So we moved the meetings to a space that had desks, Wi-Fi, and, most importantly, a big ol' whiteboard. And that's how we got more things done, in two workshop sessions, than we had probably accomplished in the last six or eight Standard Meetings.

    How a Whiteboard Helped a Terrible Delegator Keep a Team On-Task

    Writing things down on paper is always helpful. What makes a whiteboard more helpful than paper are a few things. Some are obvious. Some are less obvious, but something we all forget when we start working with others.

    • Whiteboards are big enough for everybody to see
    • Whiteboards make you want to fill the space, and therefore expand and branch your thoughts
    • Whiteboards inspire you to keep writing, to keep pushing on what's in your head, because it feels awesome to swing your arms that widely.
    • Whiteboards feel less like you're committing to an idea than throwing it out for consideration.
    • Whiteboards are nearly impossible to lose inside your backpack.

    In particular, for a guy who's not very good at explaining what needs to get done, and why it needs to get done in a certain fashion, whiteboards give others the chance to give you funny looks when you forget to include entire sections of a project. They save you precious mental willpower by cutting the cost of making decisions—you write something, add a question mark, and people in the room can decide on it right then, instead of across days in an email thread. And if you can't draw out what it is you're worried about on a whiteboard, you probably don't understand why it's causing you problems, so you know you have to ask somebody. Hopefully, that somebody is in the room.

    We talk a lot about technology and fancy collaboration software here at Lifehacker, but it's worth remembering that sometimes, a simple, cheap "analog" option is just the best way to go. I just wanted to thank whiteboards for being available, being relatively cheap, and for helping to make a goofy not-for-profit conference much less painful. You should consider whiteboards, too, the next time it feels like you're spinning your wheels very fast, but still coming up short of the goal line.


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    This DIY Whiteboard Desk Makes for Quick Notes and Brainstorming

    If you don't have space near your desk to hang a whiteboard, why not turn your entire desk surface into one? Frank Denneman did, and the results are impressive. Best of all, he didn't have to do a lot of work—all he needed was the right table-top and legs for the desk and he was all done.

    Frank's whiteboard desk is essentially a cut-to-order IKEA PERSONLIG table or countertop with stainless steel trim. You can walk into the kitchen department of your closest IKEA and ask for it in almost any finish, thickness, and size, so it gave him the opportunity to get a desk that was the peprfect size for him, and the perfect thickness to support his computers and peripherals. He added a glass table top to his order, and supports the whole thing on a pair of VIKA MOLIDEN legs.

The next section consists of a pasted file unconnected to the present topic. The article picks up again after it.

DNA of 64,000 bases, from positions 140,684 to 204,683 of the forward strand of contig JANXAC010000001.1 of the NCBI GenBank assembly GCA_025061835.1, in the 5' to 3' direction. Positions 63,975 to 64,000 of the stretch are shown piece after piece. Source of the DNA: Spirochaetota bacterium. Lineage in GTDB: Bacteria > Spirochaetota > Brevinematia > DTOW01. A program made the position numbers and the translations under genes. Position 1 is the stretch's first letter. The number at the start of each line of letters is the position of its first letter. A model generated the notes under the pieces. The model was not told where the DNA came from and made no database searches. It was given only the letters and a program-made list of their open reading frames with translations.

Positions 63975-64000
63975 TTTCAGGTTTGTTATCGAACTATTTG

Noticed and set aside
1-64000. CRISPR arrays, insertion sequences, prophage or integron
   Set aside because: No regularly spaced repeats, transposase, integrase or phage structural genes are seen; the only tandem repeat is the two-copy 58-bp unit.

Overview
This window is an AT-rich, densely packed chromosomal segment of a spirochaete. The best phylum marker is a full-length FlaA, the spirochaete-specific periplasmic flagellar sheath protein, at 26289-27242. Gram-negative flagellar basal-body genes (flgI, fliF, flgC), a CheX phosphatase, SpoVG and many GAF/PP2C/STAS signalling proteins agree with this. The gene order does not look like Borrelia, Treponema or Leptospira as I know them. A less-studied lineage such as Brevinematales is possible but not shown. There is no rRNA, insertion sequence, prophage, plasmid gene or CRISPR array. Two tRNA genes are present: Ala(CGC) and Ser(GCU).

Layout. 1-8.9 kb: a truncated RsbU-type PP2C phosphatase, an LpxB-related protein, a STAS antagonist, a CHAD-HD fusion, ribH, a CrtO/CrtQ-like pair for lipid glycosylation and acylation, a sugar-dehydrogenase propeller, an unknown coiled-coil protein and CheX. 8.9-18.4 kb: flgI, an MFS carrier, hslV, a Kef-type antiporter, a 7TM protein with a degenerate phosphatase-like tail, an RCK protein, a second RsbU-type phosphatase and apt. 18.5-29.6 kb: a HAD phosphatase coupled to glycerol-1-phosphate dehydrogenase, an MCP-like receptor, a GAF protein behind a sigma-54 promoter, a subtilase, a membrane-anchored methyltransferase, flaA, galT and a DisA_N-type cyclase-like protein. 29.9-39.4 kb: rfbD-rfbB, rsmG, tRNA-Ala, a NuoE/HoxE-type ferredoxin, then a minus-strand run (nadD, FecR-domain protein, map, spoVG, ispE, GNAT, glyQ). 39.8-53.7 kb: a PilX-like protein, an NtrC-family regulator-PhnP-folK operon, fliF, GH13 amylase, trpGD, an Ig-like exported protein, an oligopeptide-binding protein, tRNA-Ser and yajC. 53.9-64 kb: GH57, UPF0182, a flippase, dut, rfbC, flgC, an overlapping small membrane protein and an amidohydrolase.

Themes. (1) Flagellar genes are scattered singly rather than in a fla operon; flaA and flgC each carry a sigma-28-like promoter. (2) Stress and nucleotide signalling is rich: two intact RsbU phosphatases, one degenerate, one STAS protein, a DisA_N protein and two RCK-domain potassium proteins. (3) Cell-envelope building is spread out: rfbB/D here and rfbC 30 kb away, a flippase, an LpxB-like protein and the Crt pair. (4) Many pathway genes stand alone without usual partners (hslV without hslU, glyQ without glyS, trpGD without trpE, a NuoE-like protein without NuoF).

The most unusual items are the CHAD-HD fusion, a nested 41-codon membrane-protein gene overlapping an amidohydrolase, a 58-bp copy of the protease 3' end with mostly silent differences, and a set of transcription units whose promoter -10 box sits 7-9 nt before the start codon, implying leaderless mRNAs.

The end result is a desk that looks great from any angle, and a glass surface that he can grab a dry erase marker and write on, anywhere, anytime. Of course, it helps that Frank's desk surface is generally pretty clean and his peripherals don't take up much space. If you decide to do the same thing, just make sure you don't smudge your to-do list the next time you reach for your coffee. Check out more beautiful shots of the whiteboard desk at the link below.

    Whiteboard Desk | frankdenneman.nl via IKEA Hackers


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    How to Be Productive When Everything's Blocked at Work

    There are a ton of killer productivity apps out there, but if you work somewhere with strict IT policies, you might be left out of the party. It can be hard to convince your IT department to let you install Evernote or a Chrome app to help you get things done. Here's how to stay productive with the tools you likely have, and even sneak in some of your favorites on the side.

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    Unwhiteboard Cleans Whiteboard Photos With an Email

    Web: You can avoid taking notes in the meeting by simply taking a photo of the whiteboard at the end. But those photos might not be perfectly legible. Unwhiteboard cleans them up if you just send the photo to this email:

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    Adam Steltzner is on a hunt for the truth. The engineer led the Entry, Descent, and Landing team on the Mars Curiosity Rover project, and tasked with delivering a rover the size of a small car safely to the Martian surface, decided that the best solution for final descent was a flying rocket crane. It seems crazy, but…

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    When you’re brainstorming on your laptop and plain text just won’t cut it to express your ideas, you might need an extra workspace you can actually draw on. Why not add a quick, erasable surface to your laptop for an added level of expression?

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    No virtual whiteboard is perfect for everyone—and every virtual whiteboard service seems to shut down after a few years. While we’ve recommended several over the years, the only one still around is Twiddla, which is so feature-rich that it might feel too complicated (and ugly) for some projects. If so, try the simpler…